Atomic Force Microscopy Investigation of Human Immunodeficiency Virus (HIV) and HIV-Infected Lymphocytes
Kuznetsov, Y. G.
American Society for Microbiology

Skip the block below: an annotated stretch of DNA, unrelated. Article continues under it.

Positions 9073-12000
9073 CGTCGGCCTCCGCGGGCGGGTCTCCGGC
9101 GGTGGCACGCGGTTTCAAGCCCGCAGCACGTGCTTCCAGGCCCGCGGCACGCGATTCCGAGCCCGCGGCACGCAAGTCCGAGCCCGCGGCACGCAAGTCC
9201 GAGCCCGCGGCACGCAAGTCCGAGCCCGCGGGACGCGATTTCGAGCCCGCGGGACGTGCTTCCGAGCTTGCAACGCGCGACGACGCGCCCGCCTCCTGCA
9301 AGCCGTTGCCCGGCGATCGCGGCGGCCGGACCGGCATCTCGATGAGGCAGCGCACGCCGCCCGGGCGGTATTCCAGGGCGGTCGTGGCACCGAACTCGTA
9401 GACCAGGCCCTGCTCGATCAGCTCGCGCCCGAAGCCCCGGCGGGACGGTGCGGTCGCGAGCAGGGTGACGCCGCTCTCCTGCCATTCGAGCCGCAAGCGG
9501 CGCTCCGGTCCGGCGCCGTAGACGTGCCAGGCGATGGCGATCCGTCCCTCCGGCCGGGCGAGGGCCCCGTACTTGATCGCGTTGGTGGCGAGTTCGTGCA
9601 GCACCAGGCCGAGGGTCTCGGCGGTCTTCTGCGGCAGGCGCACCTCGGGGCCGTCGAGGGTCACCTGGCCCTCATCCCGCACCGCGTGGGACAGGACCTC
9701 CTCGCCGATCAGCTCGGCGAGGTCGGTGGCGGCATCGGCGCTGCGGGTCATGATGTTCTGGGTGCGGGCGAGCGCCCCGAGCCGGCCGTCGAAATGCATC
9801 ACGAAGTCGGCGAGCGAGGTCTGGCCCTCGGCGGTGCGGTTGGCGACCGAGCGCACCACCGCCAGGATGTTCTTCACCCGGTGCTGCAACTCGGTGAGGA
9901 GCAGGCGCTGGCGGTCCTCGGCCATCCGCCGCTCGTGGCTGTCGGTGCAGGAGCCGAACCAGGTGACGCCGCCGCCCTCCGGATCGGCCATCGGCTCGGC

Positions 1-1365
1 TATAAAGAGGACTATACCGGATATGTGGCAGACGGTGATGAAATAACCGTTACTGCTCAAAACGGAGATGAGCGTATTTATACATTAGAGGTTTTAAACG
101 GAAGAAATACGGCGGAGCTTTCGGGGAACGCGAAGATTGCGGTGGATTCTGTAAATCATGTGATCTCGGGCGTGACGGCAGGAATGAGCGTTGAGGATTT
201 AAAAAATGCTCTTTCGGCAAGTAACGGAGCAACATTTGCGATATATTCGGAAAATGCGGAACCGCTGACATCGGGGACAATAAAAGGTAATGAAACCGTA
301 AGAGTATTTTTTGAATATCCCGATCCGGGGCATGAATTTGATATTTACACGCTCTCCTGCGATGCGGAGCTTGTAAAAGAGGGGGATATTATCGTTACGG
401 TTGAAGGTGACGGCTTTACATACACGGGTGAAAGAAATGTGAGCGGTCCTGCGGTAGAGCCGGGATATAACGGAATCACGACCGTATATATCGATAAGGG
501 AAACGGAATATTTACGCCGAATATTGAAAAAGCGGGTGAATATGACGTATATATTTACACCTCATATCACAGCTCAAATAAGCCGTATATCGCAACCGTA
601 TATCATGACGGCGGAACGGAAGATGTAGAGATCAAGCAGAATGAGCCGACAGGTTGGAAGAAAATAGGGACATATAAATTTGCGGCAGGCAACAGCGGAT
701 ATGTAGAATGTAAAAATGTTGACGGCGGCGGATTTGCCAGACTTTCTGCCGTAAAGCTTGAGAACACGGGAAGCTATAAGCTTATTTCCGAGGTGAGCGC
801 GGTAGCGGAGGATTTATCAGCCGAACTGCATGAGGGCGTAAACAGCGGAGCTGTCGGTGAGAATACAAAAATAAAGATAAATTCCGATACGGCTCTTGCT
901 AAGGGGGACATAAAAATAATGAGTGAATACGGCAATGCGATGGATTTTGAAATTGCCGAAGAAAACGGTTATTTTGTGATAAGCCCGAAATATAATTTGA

Isolated human immunodeficiency virus (HIV) and HIV-infected human lymphocytes in culture have been imaged for the first time by atomic force microscopy (AFM). Purified virus particles spread on glass substrates are roughly spherical, reasonably uniform, though pleomorphic in appearance, and have diameters of about 120 nm. Similar particles are also seen on infected cell surfaces, but morphologies and sizes are considerably more varied, possibly a reflection of the budding process. The surfaces of HIV particles exhibit “tufts” of protein, presumably gp120, which do not physically resemble spikes. The protein tufts, which number about 100 per particle, have average diameters of about 200 Å, but with a large variance. They likely consist of arbitrary associations of small numbers of gp120 monomers on the surface. In examining several hundred virus particles, we found no evidence that the gp120 monomers form threefold symmetric trimers. Although >95% of HIV-infected H9 lymphocytic cells were producing HIV antigens by immunofluorescent assay, most lymphocytes displayed few or no virus on their surfaces, while others were almost covered by a hundred or more viruses, suggesting a dependence on cell cycle or physiology. HIV-infected cells treated with a viral protease inhibitor and their progeny viruses were also imaged by AFM and were indistinguishable from untreated virions. Isolated HIV virions were disrupted by exposure to mild neutral detergents (Tween 20 and CHAPS) at concentrations from 0.25 to 2.0%. Among the products observed were intact virions, the remnants of completely degraded virions, and partially disrupted particles that lacked sectors of surface proteins as well as virions that were split or broken open to reveal their empty interiors. Capsids containing nucleic acid were not seen, suggesting that the capsids were even more fragile than the envelope and were totally degraded and lost. From these images, a good estimate of the thickness of the envelope protein-membrane-matrix protein outer shell of the virion was obtained. Treatment with even low concentrations (<0.1%) of sodium dodecyl sulfate completely destroyed all virions but produced many interesting products, including aggregates of viral proteins with strands of nucleic acid.
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